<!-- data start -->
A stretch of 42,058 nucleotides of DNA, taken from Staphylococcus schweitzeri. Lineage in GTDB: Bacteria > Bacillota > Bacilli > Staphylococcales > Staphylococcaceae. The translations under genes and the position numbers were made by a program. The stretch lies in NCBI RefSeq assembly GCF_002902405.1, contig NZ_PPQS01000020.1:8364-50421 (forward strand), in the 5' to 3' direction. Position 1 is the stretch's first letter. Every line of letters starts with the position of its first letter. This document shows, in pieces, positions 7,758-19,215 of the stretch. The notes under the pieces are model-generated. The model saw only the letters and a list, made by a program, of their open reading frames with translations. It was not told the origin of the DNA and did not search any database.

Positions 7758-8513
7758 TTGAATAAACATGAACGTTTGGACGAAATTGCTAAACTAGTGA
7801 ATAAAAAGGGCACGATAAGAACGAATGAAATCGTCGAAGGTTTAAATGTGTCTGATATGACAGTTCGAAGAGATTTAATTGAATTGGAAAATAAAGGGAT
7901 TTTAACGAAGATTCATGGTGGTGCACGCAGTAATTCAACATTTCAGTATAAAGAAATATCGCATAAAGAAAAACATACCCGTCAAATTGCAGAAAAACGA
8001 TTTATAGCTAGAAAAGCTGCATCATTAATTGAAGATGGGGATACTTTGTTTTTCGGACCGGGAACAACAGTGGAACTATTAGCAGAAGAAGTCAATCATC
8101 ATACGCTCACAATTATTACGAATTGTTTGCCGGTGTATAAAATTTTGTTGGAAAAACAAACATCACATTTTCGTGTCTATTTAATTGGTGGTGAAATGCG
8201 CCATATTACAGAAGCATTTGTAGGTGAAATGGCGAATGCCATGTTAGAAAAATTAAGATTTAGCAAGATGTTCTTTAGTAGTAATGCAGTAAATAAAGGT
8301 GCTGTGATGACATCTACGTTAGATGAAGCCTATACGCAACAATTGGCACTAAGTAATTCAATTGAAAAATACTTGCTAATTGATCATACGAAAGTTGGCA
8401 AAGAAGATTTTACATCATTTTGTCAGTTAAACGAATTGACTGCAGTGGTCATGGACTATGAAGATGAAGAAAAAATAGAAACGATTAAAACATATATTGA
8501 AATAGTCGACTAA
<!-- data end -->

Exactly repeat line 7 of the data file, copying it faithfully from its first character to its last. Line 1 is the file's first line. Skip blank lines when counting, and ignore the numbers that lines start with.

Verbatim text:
8101 ATACGCTCACAATTATTACGAATTGTTTGCCGGTGTATAAAATTTTGTTGGAAAAACAAACATCACATTTTCGTGTCTATTTAATTGGTGGTGAAATGCG